With an entire year of bloodshed in CAR, the Security Council should have authorized a UN peacekeeping mission months ago. There is a massive humanitarian and human rights crisis in the country, which has not received the response needed to protect thousands of people who have endured killings, rape, pillage, and displacement from their homes.
Philippe Bolopion, UN director
(New York) – The United Nations Security Council (UNSC) should immediately authorize the deployment of a strong UN peacekeeping mission in the Central African Republic (CAR), nine leading African and international human rights groups said today in a joint letter to the foreign ministers of security council member states. Such a mission, as envisioned in the report UN Secretary-General Ban Ki-moon submitted to the council on March 3, 2014, is urgently needed to protect civilians in the country.
The groups signing the letter are: Amnesty International, the Central African League for Human Rights (LCDH), the Central African Observatory for Human Rights (OCDH), Enough Project, the Global Centre for the Responsibility to Protect, Human Rights Watch, Humanity United, International Federation for Human Rights (FIDH), and Invisible Children.
“With an entire year of bloodshed in CAR, the security council should have authorized a UN peacekeeping mission months ago,” said Philippe Bolopion, UN director at Human Rights Watch. “There is a massive humanitarian and human rights crisis in the country, which has not received the response needed to protect thousands of people who have endured killings, rape, pillage, and displacement from their homes.”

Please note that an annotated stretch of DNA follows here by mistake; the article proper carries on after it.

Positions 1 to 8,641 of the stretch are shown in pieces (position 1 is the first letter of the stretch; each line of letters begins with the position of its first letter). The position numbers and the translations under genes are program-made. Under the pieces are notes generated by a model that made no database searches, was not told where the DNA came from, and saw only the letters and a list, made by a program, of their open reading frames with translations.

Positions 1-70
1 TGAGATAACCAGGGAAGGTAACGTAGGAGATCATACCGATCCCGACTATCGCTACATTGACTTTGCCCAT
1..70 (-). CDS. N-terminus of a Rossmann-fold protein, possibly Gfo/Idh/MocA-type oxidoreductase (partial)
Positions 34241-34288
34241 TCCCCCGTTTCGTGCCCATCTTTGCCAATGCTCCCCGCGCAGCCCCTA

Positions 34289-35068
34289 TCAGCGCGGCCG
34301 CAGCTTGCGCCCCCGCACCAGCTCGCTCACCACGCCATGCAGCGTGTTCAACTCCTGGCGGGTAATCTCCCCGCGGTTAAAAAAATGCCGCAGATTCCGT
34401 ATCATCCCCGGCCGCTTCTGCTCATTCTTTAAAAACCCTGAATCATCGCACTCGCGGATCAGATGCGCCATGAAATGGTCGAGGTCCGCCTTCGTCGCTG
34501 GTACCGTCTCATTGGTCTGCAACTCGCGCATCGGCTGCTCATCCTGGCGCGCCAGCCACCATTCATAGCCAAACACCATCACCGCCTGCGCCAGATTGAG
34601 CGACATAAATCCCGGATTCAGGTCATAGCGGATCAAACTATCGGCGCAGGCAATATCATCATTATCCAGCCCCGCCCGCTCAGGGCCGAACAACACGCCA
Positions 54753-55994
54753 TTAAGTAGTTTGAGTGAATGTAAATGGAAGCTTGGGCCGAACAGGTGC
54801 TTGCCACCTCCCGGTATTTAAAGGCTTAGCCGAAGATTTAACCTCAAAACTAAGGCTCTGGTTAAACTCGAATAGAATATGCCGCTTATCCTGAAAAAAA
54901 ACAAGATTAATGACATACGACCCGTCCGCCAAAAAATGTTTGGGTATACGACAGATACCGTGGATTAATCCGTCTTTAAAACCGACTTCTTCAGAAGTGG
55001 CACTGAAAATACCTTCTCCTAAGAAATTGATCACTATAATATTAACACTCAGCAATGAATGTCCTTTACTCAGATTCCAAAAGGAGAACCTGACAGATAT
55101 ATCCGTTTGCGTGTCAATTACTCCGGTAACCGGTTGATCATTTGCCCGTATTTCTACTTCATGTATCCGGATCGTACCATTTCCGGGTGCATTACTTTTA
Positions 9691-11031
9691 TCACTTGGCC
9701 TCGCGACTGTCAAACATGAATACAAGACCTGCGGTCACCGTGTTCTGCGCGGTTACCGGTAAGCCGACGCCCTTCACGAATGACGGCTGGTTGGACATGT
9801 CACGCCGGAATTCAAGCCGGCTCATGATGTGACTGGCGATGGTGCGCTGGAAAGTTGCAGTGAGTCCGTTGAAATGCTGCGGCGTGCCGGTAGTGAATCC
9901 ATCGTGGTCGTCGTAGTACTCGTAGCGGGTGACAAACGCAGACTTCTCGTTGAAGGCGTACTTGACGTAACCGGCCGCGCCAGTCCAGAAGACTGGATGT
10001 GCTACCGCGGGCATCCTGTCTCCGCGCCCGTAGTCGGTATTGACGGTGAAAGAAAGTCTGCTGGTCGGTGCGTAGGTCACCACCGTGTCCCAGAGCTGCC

The human rights crisis plaguing the country since the Seleka took power in March 2013 is compounded by complete impunity for serious human rights abuses. The country has experienced, according to the UN report, a “total breakdown of law and order,” with a collapsed justice system, wrecked correctional facilities, and security forces unable to function. Even the most blatant crimes have gone unpunished.
Despite an increase in international attention to this crisis, the UN secretary-general found a “grave deterioration of the human rights situation” in the country. The deployment of close to 6,000 African Union (AU) troops and 2,000 French troops is, according to the UN, “not sufficient, and lacks the civilian component to adequately protect civilians.” French and AU forces have not been able to stem the flight of Muslim communities to neighboring countries. In Bangui, according to the UN, only 900 of 140,000 Muslims remain in the capital, and those left behind fear for their lives.
Seleka forces have retreated to the north with most of their weapons and equipment and continue to pose a serious threat to civilians. Anti-balaka forces continue to torment the few remaining Muslim residents in the country.
The joint letter says that only a strong UN peacekeeping mission, with the resources and the civilian expertise needed to improve the protection of civilians, can help create conditions conducive to the delivery of desperately needed humanitarian aid, help re-establish the basic functions of the rule of law in the country, create the conditions for a safe and voluntary return of displaced people, monitor and report publically on human rights violations, and disarm and reintegrate armed elements.
“The residents of Central African Republic have waited long enough,” said Bolopion. “The time for action by the UN Security Council is now.”